James Dyson with digital motors [image: Dyson]
Dyson, the U.K. company famous for its bagless vacuum cleaners, has acquired solid-state battery company Sakti3 in a deal worth $90 million.
The news comes just seven months after Dyson announced a $15 million investment in the company, a spin-out from the University of Michigan.
Sakti3 represented one of the first investments to emerge from the $2.3 billion fund Dyson set aside last year to plow into so-called “future technologies.”
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Sakti3’s technology is still in development mode, and it could be a few years before we see the fruits of its labor out in the wild.
Ann Marie Sastry, CEO of startup lithium-ion cell maker Sakti3
However, Dyson previously revealed it will be the first firm to take its battery technology to market, and with today’s news, it’s going all-in with the company and its technology.
“If we are to continue to create new and disruptive technology we must develop more advanced core technologies,” said Dyson founder James Dyson.
“We have invested nearly $310 million into the research and development of the Dyson digital motor, a technology that now powers our most successful machines."
"We will do the same with batteries," he continued. "Sakti3 has developed a breakthrough in battery technology, and together we will make this technology a reality.”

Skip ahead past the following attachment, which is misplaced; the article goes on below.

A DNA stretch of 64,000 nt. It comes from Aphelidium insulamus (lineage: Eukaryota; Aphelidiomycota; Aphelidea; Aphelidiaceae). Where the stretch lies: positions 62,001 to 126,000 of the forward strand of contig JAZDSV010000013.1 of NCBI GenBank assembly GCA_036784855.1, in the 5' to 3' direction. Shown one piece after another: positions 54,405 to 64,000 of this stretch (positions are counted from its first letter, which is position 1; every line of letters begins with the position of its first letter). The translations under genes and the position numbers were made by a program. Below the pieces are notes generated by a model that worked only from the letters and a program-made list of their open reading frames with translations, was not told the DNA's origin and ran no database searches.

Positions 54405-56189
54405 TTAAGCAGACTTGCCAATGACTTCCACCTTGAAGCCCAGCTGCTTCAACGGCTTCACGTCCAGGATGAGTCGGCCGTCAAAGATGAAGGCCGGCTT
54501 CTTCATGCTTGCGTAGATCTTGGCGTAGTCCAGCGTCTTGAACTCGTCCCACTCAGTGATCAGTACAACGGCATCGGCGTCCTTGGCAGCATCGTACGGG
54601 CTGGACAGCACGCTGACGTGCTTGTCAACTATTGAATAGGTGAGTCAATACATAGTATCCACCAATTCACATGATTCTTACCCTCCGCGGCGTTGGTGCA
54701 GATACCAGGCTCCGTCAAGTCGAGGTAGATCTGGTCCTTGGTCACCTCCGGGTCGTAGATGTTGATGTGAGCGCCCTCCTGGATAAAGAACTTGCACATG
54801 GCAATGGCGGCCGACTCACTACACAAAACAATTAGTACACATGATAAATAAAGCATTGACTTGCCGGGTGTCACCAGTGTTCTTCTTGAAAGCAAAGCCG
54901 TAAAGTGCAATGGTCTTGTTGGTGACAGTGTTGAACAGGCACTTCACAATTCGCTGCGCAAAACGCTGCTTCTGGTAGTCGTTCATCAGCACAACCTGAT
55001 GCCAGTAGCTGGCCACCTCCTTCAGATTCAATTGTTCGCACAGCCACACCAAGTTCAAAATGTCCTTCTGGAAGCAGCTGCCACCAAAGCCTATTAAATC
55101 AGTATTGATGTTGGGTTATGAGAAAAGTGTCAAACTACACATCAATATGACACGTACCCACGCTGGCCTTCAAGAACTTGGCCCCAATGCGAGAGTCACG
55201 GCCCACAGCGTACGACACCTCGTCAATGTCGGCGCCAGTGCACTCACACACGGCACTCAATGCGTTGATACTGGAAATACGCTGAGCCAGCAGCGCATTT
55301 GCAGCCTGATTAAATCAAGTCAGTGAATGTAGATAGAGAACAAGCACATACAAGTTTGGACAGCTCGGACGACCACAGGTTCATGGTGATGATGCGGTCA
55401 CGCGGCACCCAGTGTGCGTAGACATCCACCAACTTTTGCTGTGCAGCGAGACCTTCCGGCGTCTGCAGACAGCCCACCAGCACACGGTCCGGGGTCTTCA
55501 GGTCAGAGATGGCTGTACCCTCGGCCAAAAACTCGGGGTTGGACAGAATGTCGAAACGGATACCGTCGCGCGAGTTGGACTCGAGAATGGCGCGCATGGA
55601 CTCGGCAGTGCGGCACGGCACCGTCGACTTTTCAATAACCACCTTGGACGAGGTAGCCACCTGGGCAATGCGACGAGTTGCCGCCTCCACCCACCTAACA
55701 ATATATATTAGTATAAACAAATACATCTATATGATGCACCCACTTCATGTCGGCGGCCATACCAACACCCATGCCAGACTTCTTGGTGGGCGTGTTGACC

Solid state is perhaps better known from the storage realm, notably USB flash drives, and it effectively means faster, more reliable storage devices that contain no mechanical parts.
Sakti3’s solid-state batteries are still based on lithium, similar to the batteries you find in your phone, except they contain solid lithium electrodes rather than flammable liquid.
This means they have a higher energy density — more power in less space.
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So how does this tie in with Dyson, exactly?
Well, the company already uses batteries in some of its contraptions, including its cordless vacuum cleaners.
Dyson DC31 Handheld Vacuum
With Sakti3 now under its wing, it will “supercharge research and development into the new battery platform, to engineer breakthroughs in performance for future Dyson technologies.”
This article, written by Paul Sawers, was originally published on VentureBeat, an editorial partner of GreenCarReports.